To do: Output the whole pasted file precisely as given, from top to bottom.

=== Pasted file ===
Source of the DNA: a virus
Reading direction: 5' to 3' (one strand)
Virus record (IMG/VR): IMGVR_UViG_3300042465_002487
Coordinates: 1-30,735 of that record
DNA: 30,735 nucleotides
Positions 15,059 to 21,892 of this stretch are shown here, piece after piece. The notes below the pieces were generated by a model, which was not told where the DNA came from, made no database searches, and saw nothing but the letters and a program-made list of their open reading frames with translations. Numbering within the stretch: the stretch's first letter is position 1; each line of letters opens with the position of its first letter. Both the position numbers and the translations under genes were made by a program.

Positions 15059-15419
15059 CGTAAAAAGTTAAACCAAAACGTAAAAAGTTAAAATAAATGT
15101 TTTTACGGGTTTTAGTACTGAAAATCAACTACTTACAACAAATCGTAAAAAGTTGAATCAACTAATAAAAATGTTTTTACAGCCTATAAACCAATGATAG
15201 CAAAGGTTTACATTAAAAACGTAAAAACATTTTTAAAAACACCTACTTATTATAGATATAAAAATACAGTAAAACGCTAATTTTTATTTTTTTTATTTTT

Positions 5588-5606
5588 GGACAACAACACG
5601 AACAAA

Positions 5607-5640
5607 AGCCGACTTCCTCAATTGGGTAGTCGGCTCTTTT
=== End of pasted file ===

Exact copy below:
Source of the DNA: a virus
Reading direction: 5' to 3' (one strand)
Virus record (IMG/VR): IMGVR_UViG_3300042465_002487
Coordinates: 1-30,735 of that record
DNA: 30,735 nucleotides
Positions 15,059 to 21,892 of this stretch are shown here, piece after piece. The notes below the pieces were generated by a model, which was not told where the DNA came from, made no database searches, and saw nothing but the letters and a program-made list of their open reading frames with translations. Numbering within the stretch: the stretch's first letter is position 1; each line of letters opens with the position of its first letter. Both the position numbers and the translations under genes were made by a program.

Positions 15059-15419
15059 CGTAAAAAGTTAAACCAAAACGTAAAAAGTTAAAATAAATGT
15101 TTTTACGGGTTTTAGTACTGAAAATCAACTACTTACAACAAATCGTAAAAAGTTGAATCAACTAATAAAAATGTTTTTACAGCCTATAAACCAATGATAG
15201 CAAAGGTTTACATTAAAAACGTAAAAACATTTTTAAAAACACCTACTTATTATAGATATAAAAATACAGTAAAACGCTAATTTTTATTTTTTTTATTTTT

Positions 5588-5606
5588 GGACAACAACACG
5601 AACAAA

Positions 5607-5640
5607 AGCCGACTTCCTCAATTGGGTAGTCGGCTCTTTT